By Juan Cole / Informed Comment

On Monday, Bernie Sanders gave a historic speech at J Street, the liberal pro-Israel lobby that still believes in a two state solution. The lying roll of soiled toilet paper that is Breitbart (Trump’s party organ) reported with horror that Sanders had addressed an “anti-Israel” group. Now, in the circles of President Bannon and his mini-me Steve Miller unless you wholeheartedly support the Likud colonization project and the erasure of the Palestinian people, you are “anti-Israel.”

What did Sanders say to provoke such rage on the white supremacist Right?

He talked about his love for Israel, his admiration for its accomplishments against the backdrop of the Holocaust, and his experience at a kibbutz near Haifa in 1963. Then he let his audience have it, Bernie-style:

…as you all know, there was another side to the story of Israel’s creation, a more painful side. Like our own country, the founding of Israel involved the displacement of hundreds of thousands of people already living there, the Palestinian people. Over 700,000 people were made refugees.

To acknowledge this painful historical fact does not “delegitimize” Israel, any more than acknowledging the Trail of Tears delegitimizes the United States of America.

That’s it. He simply recognized the historical reality that 720,000 or so Palestinians, out of 1.2 million inhabiting Palestine in 1947, were made homeless refugees by the rise of Israel. To believe anything else would be to believe fake history.

Many of those 720,000 were deliberately expelled by militant Zionist paramilitaries or by terrorist groups such as the Stern Gang and the Haganah. They have grown to millions now, many of them still living in squalid camps, in Gaza, the West Bank, Jordan, Syria and Lebanon. And no, that isn’t their own fault or that of their hosts. It is Israel’s fault. That so many of them are stateless, lacking citizenship and basic human rights, is also Israel’s fault, and is a result of deliberate Israeli policy.

Sanders dismissed Trump’s recent statements on a two-state versus a one-state solution as mere bloviating. He wanted to know what, in practice, a final settlement would look like:

If Palestinians in the occupied territories are to be denied self-determination in a state of their own, will they receive full citizenship and equal rights in a single state, potentially meaning the end of a Jewish majority state? These are very serious questions with significant implications for America’s broader regional partnerships and goals.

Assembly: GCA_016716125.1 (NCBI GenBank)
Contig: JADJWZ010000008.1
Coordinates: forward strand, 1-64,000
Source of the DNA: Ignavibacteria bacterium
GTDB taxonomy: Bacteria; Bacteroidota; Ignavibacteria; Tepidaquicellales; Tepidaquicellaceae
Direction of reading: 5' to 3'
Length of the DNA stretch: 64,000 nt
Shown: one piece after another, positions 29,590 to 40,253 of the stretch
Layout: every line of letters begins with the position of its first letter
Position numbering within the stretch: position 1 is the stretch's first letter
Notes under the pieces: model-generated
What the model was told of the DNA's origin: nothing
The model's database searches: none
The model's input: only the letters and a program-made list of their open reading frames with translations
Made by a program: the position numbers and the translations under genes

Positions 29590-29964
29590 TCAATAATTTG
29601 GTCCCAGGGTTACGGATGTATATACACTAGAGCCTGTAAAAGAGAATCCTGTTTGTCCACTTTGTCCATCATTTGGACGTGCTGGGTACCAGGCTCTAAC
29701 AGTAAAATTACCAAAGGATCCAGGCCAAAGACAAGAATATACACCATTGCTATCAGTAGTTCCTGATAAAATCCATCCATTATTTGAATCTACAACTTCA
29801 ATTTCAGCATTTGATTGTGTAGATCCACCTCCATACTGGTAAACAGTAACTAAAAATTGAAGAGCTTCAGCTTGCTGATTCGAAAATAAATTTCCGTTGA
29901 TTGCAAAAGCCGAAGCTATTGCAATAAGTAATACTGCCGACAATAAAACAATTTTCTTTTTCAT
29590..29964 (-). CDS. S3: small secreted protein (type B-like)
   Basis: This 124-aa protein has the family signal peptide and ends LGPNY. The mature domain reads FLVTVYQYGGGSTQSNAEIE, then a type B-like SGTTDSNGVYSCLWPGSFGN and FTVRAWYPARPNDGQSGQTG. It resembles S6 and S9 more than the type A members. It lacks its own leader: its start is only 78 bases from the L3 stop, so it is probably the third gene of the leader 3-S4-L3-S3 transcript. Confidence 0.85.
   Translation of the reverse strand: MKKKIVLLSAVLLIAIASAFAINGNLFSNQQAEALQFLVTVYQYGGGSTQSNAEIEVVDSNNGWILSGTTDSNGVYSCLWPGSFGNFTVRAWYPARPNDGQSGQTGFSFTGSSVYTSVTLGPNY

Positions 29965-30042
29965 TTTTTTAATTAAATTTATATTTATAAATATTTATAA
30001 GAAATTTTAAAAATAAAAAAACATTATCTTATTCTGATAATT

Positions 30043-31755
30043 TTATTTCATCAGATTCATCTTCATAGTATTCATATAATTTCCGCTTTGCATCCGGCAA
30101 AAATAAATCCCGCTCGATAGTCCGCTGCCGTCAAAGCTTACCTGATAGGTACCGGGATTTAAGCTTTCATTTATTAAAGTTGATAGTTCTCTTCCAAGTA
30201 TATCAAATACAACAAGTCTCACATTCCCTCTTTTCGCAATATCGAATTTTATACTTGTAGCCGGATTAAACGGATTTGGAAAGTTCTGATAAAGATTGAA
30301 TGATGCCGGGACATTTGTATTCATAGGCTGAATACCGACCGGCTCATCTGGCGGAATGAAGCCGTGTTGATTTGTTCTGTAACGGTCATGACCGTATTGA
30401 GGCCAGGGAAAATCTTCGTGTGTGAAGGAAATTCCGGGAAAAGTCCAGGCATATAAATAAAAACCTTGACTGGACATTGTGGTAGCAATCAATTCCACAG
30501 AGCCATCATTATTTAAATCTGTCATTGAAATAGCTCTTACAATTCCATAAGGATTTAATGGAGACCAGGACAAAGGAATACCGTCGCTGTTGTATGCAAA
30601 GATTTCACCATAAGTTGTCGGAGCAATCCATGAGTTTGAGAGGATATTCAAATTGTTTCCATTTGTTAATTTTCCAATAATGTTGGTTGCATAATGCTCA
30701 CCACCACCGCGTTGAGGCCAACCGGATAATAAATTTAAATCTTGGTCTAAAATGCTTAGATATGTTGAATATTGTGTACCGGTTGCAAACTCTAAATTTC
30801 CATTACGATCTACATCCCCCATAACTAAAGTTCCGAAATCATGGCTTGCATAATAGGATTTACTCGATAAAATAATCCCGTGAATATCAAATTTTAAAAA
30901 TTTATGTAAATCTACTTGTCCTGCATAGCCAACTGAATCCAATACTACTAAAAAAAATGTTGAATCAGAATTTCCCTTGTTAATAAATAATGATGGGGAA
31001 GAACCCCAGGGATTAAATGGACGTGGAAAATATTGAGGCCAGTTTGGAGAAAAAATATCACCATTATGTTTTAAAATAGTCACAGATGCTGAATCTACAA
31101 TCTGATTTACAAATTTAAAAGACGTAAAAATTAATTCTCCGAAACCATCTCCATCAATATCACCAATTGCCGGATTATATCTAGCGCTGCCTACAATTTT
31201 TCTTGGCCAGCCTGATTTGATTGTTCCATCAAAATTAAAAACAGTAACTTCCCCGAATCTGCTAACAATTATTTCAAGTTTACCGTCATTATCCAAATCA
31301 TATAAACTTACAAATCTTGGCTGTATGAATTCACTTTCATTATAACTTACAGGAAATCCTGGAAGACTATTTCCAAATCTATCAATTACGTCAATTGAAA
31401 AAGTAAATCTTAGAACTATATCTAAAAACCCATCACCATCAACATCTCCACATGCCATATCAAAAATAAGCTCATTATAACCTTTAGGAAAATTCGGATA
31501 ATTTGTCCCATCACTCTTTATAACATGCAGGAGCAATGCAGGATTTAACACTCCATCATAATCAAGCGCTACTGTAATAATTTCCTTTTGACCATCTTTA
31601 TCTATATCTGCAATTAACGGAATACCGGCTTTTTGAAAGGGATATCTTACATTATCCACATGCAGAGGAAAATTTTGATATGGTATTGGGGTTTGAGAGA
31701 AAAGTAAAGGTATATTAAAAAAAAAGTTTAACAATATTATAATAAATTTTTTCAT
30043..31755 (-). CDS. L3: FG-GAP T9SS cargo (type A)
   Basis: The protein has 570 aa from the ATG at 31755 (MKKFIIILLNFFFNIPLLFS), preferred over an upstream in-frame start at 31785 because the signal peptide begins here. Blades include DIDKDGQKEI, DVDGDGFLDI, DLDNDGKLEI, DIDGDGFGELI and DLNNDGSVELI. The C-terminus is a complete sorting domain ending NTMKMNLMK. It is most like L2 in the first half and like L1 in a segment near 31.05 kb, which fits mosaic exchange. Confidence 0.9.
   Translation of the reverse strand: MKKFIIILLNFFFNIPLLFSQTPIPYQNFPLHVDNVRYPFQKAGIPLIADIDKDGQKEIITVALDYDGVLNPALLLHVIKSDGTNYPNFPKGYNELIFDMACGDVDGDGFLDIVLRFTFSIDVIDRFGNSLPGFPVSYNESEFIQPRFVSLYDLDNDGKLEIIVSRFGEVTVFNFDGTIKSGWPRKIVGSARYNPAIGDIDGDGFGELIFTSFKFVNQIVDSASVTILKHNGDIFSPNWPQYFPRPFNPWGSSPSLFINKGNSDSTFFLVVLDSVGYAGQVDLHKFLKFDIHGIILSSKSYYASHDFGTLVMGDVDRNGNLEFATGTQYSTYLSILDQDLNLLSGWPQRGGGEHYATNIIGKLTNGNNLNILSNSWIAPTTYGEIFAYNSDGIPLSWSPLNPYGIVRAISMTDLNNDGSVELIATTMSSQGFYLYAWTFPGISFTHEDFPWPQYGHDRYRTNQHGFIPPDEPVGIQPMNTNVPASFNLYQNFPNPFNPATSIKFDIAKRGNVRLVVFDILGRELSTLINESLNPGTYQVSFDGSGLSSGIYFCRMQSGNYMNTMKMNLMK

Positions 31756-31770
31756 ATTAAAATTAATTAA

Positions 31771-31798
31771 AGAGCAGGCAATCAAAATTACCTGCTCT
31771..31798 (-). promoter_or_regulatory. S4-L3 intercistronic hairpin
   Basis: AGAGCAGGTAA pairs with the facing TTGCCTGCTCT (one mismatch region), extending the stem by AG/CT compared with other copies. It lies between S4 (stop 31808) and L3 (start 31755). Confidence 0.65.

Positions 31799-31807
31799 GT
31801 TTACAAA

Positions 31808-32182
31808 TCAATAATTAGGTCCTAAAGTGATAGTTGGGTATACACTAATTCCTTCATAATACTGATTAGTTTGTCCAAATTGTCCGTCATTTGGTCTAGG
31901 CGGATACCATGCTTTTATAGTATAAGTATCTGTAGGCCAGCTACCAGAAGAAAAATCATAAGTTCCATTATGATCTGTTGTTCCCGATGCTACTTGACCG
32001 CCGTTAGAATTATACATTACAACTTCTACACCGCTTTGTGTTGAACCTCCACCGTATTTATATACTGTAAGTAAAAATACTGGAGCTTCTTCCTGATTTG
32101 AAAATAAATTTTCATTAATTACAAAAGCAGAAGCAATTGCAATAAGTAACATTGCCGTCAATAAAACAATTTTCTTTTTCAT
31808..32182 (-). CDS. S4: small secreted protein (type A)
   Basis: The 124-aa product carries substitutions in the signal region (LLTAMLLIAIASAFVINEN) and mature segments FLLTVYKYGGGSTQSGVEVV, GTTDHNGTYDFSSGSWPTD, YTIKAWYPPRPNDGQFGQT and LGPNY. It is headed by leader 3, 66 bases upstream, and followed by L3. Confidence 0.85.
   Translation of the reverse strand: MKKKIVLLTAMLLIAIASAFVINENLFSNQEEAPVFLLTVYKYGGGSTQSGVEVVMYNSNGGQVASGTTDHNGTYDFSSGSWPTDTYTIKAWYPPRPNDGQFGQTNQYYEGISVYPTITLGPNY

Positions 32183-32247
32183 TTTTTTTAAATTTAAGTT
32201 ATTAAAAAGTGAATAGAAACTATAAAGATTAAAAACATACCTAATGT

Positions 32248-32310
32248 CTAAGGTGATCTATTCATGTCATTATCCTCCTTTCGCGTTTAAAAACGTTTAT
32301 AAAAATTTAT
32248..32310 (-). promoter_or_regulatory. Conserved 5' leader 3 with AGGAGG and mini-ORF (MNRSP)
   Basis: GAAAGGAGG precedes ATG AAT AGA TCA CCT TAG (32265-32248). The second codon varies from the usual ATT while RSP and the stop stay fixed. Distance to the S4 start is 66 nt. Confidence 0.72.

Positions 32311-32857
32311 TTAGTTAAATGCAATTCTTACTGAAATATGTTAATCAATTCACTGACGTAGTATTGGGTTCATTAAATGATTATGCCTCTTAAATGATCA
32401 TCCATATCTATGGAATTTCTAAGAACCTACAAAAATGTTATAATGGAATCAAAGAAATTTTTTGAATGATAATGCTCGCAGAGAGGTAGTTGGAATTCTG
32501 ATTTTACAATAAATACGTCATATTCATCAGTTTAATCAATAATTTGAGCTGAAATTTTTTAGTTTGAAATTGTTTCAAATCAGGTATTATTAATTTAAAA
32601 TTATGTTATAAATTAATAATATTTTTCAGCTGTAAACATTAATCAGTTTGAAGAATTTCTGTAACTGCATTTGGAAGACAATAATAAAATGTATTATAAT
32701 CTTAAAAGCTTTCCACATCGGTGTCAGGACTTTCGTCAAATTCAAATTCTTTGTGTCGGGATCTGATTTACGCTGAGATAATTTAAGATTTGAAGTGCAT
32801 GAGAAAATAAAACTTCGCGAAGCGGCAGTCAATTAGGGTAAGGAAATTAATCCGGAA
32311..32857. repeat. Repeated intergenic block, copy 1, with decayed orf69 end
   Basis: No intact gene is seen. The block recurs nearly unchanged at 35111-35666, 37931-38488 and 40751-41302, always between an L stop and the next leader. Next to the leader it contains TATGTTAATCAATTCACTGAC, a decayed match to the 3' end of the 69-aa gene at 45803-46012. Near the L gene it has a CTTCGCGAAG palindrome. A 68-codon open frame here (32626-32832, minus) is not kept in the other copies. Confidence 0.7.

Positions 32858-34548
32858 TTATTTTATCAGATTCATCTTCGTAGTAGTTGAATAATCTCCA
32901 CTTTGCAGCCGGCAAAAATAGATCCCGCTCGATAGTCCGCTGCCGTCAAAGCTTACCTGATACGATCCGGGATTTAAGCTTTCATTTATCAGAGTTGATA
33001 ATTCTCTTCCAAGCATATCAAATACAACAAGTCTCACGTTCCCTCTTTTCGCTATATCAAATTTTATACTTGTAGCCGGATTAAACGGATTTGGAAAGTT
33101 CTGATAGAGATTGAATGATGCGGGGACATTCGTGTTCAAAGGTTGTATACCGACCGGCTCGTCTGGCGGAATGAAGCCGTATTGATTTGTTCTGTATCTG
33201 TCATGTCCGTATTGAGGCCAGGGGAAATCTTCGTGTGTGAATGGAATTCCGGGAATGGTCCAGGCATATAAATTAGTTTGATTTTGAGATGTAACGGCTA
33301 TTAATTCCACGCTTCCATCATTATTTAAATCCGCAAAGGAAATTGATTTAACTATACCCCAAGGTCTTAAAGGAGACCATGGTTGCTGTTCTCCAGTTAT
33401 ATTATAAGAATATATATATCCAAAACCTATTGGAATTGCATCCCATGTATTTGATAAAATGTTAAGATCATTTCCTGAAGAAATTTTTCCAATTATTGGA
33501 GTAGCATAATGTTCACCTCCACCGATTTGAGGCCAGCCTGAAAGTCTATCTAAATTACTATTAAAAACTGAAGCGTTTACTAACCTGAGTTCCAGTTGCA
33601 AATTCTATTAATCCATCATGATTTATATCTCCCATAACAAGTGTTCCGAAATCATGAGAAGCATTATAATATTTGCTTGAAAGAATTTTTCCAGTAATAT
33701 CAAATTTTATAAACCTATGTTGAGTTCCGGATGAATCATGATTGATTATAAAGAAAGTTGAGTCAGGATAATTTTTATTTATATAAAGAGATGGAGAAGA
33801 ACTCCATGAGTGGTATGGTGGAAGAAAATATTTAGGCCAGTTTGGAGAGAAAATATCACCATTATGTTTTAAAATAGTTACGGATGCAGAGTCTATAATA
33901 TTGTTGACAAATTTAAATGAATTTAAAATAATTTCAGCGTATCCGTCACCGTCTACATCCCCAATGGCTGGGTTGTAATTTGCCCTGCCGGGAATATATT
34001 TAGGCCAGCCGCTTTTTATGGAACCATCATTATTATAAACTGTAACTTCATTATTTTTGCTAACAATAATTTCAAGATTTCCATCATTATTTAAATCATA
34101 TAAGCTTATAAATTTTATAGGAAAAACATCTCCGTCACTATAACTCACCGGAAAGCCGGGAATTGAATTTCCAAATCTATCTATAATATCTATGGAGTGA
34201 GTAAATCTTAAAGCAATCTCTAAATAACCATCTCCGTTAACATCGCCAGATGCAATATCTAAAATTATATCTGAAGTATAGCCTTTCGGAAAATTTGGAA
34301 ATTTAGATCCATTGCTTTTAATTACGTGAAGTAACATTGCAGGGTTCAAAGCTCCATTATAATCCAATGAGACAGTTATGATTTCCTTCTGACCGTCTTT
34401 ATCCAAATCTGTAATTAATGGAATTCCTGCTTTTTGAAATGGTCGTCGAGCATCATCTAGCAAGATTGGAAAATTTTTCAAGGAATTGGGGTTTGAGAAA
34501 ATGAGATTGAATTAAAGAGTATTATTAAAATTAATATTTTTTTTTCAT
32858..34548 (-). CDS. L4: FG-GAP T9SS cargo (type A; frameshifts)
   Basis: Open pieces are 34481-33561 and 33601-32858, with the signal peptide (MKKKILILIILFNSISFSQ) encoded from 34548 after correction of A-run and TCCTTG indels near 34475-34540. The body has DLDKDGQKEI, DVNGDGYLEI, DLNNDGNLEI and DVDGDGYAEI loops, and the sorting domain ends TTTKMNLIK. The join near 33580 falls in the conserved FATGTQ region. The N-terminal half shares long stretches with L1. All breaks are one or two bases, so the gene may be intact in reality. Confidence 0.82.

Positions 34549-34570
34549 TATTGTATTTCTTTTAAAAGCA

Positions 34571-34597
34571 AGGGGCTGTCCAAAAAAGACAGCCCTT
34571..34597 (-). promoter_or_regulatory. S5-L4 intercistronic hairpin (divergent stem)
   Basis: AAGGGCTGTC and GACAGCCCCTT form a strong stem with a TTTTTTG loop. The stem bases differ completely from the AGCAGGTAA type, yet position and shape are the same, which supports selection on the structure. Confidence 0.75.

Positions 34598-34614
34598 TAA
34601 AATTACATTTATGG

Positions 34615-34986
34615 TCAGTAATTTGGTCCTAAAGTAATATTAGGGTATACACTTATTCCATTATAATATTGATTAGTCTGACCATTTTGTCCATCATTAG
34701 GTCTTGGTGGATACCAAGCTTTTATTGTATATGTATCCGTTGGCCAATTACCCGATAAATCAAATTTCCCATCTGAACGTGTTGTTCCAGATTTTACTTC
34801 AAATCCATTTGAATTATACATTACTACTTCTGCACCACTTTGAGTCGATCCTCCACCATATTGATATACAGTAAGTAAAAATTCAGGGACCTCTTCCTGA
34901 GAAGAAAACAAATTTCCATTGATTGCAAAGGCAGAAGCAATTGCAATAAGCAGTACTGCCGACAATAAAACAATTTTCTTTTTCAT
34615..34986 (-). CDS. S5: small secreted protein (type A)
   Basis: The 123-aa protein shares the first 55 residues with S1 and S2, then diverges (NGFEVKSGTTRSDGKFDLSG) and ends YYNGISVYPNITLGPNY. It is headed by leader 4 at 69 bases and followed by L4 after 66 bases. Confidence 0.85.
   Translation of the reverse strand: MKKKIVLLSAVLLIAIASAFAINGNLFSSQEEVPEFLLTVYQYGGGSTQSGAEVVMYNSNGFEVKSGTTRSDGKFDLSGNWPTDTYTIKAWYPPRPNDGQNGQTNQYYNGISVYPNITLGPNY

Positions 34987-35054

Sanders continued:

Friends, the United States and the State of Israel have a strong bond, going back to the moment of Israel’s founding. There is no question that we should be, and will be Israel’s strong friend and ally in the years to come. At the same time, we must recognize that Israel’s continued occupation of Palestinian territories and its daily restrictions on the political and civil liberties of the Palestinian people runs contrary to fundamental American values.

What Sanders is doing here is demolishing typical Israeli propaganda points (hasbara) wherein Israel is simply a victim of the Palestinians and in which Palestinians are demonized as Khamas and terrorists and violent and irrationally angry. He is acknowledging that Palestinians are held under Israeli military rule in a state of occupation, decades after any war that might have justified such an occupation had ended.

Then he addressed the controversy over the Obama administration’s decision not to veto a UN resolution condemning the accelerating Israeli colonization drive in the Palestinian West Bank:

As former Secretary of State John Kerry rightly said in his speech in December, ‘Friends need to tell each other the hard truths.’ And the hard truth is that the continued occupation and the growth of Israeli settlements that the occupation sustains, undermines the possibility of peace. It contributes to suffering and violence.

As the United Nations Security Council reaffirmed on December 23, the settlements also constitute a flagrant violation of international law. I applaud the Obama administration’s decision to abstain from vetoing UN Security Council Resolution 2334.

So lets see. Sanders acknowledged the Nakba or Catastrophe of displacement imposed on the Palestinians by Jews in 1947-48. He acknowledged the injustices and humiliations of the ongoing Occupation. He applauded the working of the international community to condemn this violation of the 1949 Geneva Convention on the treatment of occupied peoples.

What he said is simple common sense and common decency, and yet Sanders was condemned. In Trump’s America, it is a criminal offense to be a Mensch.

The other sensation caused by truth-telling about the horrors of the Israeli occupation of the stateless Palestinians concerns comedian Asef Harel, who signed off his Israeli television show with an epic rant against Israeli Apartheid. His argument is clear, and I will just leave you with it. For anyone who knows anything serious about the Mideast, there is nothing at all controversial in what Harel said. But it is causing waves. That is because on the issue of Israel, large numbers of people prefer to inhabit a fantasy land of their own imaginations rather than confront cold truths.


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